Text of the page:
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GREIN ON GRAMMYS: SONGWRITING BY COMMITTEE

Four of the seven co-writers of "The Middle": Grey’s Kyle and Michael Trewartha, Maren Morris, Zedd

The days of the popular song written by just one or two people are going the way of Billy Joel and Goffin & King. This year, for just the second time in Grammy history, all the nominees for Song of the Year were the work of three or more writers.

One of this year’s Song of the Year nominees—the jingle-turned-smash “The Middle”—is the handiwork of a gaggle of seven (count ‘em) songwriters. Amazingly, that isn’t a Grammy record, though it’s close. Last year’s winner, Bruno Mars’ “That’s What I Like,” was co-written by eight songwriters. Destiny’s Child’s “Say My Name,” a 2000 nominee, and Estelle featuring Kanye West’s “American Boy,” a 2008 finalist, were also the work of seven songwriters.

The trend to songs written by small armies of writers is accelerating rapidly. Sixteen songs with five or more writers have received Song of the Year nominations since the category was introduced in 1958. All have come since 1994. Eight of the 16 have come in just the last three years.

In the first 16 years of the Grammys, all Song of the Year winners were written by just one or two songwriters. “The Way We Were” (1974) was the first winner co-written by three people—composer Marvin Hamlisch and lyricists Alan & Marilyn Bergman. U2’s “Beautiful Day” (2000) was the first winner co-written by four people. That record was broken last year by “That’s What I Like,” which asserted that eight (songwriters) is enough.

Christopher Cross’ “Arthur’s Theme (Best That You Can Do)” (1981) was the first Song of the Year nominee with four writers. Sheryl Crow’s “All I Wanna Do” (1994) was the first nominee with five songwriters.

Things used to be very different. Six consecutive Song of the Year winners (from 1967 through 1972) were written by just one songwriter. They were Jimmy Webb’s “Up, Up and Away,” Bobby Russell’s “Little Green Apples,” Joe South’s “Games People Play,” Paul Simon’s “Bridge over Troubled Water,” Carole King’s “You’ve Got a Friend” and Ewan MacColl’s “The First Time Ever I Saw Your Face.”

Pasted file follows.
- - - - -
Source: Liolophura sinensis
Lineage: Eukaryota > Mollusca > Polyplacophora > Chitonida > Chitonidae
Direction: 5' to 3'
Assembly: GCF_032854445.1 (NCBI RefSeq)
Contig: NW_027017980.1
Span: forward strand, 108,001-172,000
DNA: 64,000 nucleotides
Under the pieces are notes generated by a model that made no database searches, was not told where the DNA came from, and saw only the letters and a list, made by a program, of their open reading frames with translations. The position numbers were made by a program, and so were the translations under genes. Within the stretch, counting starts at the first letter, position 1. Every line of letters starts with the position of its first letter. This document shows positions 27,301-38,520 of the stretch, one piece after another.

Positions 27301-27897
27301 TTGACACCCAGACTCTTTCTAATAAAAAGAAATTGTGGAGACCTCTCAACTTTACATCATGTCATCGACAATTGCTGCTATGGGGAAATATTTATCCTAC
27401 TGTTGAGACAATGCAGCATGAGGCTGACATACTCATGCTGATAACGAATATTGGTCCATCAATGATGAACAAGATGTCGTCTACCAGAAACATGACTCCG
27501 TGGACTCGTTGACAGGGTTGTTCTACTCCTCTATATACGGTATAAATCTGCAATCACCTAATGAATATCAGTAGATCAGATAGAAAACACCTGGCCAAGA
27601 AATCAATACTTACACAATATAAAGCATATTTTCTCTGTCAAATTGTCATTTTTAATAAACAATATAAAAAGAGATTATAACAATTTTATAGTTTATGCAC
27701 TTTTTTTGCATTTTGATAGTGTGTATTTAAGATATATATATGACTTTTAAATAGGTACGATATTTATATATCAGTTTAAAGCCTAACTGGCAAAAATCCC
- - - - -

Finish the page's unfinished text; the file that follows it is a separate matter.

OK, that was a long time ago. But as recently as 2002, four of the five Song of the Year nominees were the work of just one songwriter. They were Jesse Harris’ “Don’t Know Why” (which won), Vanessa Carlton’s “A Thousand Miles,” Bruce Springsteen’s “The Rising” and Alan Jackson’s “Where Were You (When the World Stopped Turning).”

The most recent Song of the Year winner written by just one person was Amy Winehouse’s “Rehab” (2007).

The trend to songs written by small armies of writers
is accelerating rapidly.
  

This trend is linked to the increasing prevalence of artist collaborations. Of the 16 Song of the Year candidates with five or more writers, six were popularized by collabos.

This trend is also linked to the rise of hip-hop, but bear in mind that many of the songs that were written by large groups of writers, such as “The Middle” and “Despacito,” have nothing to do with hip-hop.

Now, here’s the big question: Have songs gotten better with the multiple viewpoints being brought to bear in their creation? Or is something lost when songs are written by committee? You decide.

For those of you who like neat little lists, here are the 16 Song of the Year nominees with five or more songwriters. Bruno Mars and two of his longtime cohorts, Brody Brown and Philip Lawrence, participated in three of these songwriting sessions—Mars’ two hits and also Cee Lo Green’s “Fuck You.” Beyoncé, Kanye West and another Mars colleague, Ari Levine, have credits on two of the songs. Clearly, these are team players.

Eight songwriters: Mars’ “That’s What I Like” (2017).

Seven songwriters: Destiny’s Child’s “Say My Name” (2000), Estelle featuring West’s “American Boy” (2008), Zedd, Maren Morris & Grey’s “The Middle” (2018).

Six songwriters: Mars’ “Grenade” (2011), West featuring Rihanna, Kid Cudi and Fergie’s “All of the Lights” (2011), Luis Fonsi & Daddy Yankee featuring Justin Bieber’s “Despacito” (2017), Drake’s “God’s Plan” (2018).

Five songwriters: Sheryl Crow’s “All I Wanna Do” (1994), Train’s “Drops of Jupiter (Tell Me)” (2001), Green’s “Fuck You” (2010), Katy Perry’s “Roar” (2013), Beyoncé’s “Formation” (2016), Logic featuring Alessia Cara & Khalid’s “1-800-273-8255” (2017), Julia Michaels’ “Issues” (2017), Kendrick Lamar & SZA’s “All the Stars” (2018).

One last thing: Lest any of you think I’ve forgotten one—God forbid—let me explain that while Mariah Carey’s “We Belong Together” (2005) is credited to 10 songwriters, just four of them received Grammy nominations. The other six had works sampled in the song, but they weren’t nominated. (That’s why their names were listed in parentheses on the Grammy nominations list that year.)

 

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